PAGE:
Retirement Planning

Generation Gap? What Generation Gap?


The endless stream of articles unappealing to millennials – could it be all wrong?

Articles about appealing to up-and-coming millennial investors often seem peppered with buzzwords like corporate social responsibility, fossil fuel divestment, and sustainability. According to the media narrative, millennials are a new breed of investor, kinder and gentler, more interested in impact than income.
But does that narrative hold weight? Are the millennials looking to save the world and make money at the same time?

“Maybe or Maybe not.”

“They want to grow their money,” said Gary Webb (RFC®, CKA®), the CEO of Webb Financial Group. “I’m not hearing this stuff anymore than it was talked about in the past.”
Webb Financial Group provides investment, estate, retirement, and financial planning, in addition to other services such as business plans. The Bloomington, Minnesota, firm has a $250,000 minimum to invest. Webb also has a flat fee arrangement for financial planning services.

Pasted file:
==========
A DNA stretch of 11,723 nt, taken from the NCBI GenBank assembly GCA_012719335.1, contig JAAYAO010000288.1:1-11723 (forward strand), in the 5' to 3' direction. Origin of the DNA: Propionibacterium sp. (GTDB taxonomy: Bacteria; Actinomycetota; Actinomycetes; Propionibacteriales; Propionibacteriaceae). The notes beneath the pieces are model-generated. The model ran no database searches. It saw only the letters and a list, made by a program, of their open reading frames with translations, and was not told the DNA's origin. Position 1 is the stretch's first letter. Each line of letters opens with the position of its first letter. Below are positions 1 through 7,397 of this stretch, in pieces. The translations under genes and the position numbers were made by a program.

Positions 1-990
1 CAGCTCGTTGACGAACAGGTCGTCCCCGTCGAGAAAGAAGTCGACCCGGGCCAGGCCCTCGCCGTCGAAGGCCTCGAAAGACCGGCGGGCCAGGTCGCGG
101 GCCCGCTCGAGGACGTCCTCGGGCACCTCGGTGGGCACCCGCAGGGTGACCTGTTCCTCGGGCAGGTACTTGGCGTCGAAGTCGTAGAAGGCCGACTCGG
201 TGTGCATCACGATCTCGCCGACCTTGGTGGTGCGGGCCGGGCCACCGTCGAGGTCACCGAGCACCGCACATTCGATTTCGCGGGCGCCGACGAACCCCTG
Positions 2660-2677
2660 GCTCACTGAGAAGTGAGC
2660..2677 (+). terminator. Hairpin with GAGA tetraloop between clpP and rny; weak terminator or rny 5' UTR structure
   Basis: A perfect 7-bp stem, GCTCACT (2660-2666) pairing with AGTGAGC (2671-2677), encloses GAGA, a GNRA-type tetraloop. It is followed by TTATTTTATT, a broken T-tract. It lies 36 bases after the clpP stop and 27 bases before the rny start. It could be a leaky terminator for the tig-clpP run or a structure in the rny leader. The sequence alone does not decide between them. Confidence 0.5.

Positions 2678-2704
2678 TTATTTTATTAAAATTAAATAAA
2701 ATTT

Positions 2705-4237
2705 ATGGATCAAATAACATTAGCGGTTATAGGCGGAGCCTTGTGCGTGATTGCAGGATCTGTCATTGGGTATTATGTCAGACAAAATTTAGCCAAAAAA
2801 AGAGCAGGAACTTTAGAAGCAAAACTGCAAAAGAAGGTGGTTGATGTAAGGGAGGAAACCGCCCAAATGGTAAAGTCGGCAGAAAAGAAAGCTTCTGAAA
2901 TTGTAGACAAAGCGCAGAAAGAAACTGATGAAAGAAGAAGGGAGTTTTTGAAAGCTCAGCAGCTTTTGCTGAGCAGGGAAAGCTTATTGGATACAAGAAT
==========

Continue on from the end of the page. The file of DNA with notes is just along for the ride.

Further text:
Webb continues to build relationships with millennials often, working with several clients in the 21-25 age range. He said he “cannot” make general statements about the entire millennial generation, but his experience so far points to a new generation remarkably like the old one. And that’s okay, because Webb has advised traditional and socially responsible investors across generations—even “Biblically responsible” ones, he told The Suit Magazine—and can put together comprehensive solutions for clients targeted to their individual goals, whether those involve meaning, money, or something in between.

Mwebbillennials might approach investing much the same as baby boomers or Generation X, but their communication style can throw advisors for a loop. Millennial communication often is via text or email, and in-person meetings are rare. That dynamic makes for a different client-advisor relationship, but one that is not necessarily more difficult, Webb said.

Also, working with younger investors presents a uncommon opportunity to prevent bad habits and build long-term financial savvy in clients, he said.

“I have a heart for helping young people,” Webb said, adding that many wealth managers skip millennial prospects because the profit potential is lower. “It’s easier to help a 21-year-old … Form a solid foundation and build from there, than it is to change the habits of a 55-year-old.”

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